• Lessons: Give credit where it’s due. People are people not assets. Recognition from your boss’s boss is a huge motivator.
  • Secondly we have the horrendous example where a senior manager was confronted by the results of a large scale but anonymous employee survey pertaining to change management practices. When this gentleman read some less than flattering feedback his initial comment was “what do you expect, some of them don’t even have degrees”. Later when he was faced with facing his own fallibilities he demanded that we hand over the source of the feedback. Naturally we declined and have not been asked back since!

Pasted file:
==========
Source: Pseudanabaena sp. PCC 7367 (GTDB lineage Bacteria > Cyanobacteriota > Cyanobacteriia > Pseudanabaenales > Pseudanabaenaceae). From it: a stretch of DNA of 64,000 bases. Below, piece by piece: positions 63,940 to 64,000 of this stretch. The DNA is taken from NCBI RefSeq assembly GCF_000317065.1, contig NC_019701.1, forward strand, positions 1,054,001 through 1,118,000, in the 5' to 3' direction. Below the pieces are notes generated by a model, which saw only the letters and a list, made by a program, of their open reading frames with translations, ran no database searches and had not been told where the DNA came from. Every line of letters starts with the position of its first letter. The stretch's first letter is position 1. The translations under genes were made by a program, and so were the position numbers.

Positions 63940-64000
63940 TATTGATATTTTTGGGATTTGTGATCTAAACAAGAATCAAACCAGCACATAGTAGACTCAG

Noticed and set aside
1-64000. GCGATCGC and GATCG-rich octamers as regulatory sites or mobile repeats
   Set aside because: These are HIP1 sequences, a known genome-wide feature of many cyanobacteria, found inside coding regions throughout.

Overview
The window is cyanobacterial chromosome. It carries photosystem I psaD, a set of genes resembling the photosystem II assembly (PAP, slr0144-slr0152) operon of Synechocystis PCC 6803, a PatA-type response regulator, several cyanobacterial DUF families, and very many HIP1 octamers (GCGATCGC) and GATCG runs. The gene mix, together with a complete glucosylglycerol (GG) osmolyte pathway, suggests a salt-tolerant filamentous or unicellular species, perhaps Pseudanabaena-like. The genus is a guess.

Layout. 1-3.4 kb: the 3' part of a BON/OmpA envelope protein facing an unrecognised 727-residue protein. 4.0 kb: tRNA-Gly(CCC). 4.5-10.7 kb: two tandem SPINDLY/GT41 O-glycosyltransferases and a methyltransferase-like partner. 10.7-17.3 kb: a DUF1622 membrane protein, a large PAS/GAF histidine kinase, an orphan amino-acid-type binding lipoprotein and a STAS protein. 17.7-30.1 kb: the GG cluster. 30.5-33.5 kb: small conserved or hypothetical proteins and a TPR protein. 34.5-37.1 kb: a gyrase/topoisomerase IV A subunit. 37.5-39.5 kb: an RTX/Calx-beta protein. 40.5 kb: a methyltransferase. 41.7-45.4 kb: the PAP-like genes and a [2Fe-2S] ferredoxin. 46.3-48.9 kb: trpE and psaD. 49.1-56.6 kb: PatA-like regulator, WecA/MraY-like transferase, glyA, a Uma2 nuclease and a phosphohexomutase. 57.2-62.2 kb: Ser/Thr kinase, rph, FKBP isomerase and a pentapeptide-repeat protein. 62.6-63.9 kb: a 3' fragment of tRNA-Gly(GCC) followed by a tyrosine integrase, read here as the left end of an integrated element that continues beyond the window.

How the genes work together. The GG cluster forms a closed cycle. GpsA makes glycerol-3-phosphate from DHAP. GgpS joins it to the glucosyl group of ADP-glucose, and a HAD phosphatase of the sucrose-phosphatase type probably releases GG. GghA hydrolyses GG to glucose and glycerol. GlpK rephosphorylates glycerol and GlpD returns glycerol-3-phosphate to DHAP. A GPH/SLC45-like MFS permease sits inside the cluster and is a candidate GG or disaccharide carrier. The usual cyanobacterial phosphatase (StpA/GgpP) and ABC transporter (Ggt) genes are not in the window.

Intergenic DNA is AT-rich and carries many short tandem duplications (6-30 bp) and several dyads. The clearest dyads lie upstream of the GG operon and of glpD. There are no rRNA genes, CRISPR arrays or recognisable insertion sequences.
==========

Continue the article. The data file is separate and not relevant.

• Lessons: The great leader takes feedback away and digests it. He or she looks at criticism as potentially constructive by looking at it from all angles. Solve the problem rather than going after the source.
  • Next up we have the lady who was given a promotion which entailed taking P+L responsibility for sales department. Her mandate (and her bonus base!), was to reduce costs but maintain steady revenue flows. Her answer was to radically cut the commissions of her best salespeople who she felt were earning too much. This was done without consultation. The big hitters soon left. Pareto’s principle kicked in. Had she done her research she would have known her top 20% were delivering 80% of her numbers. She is no longer in the role.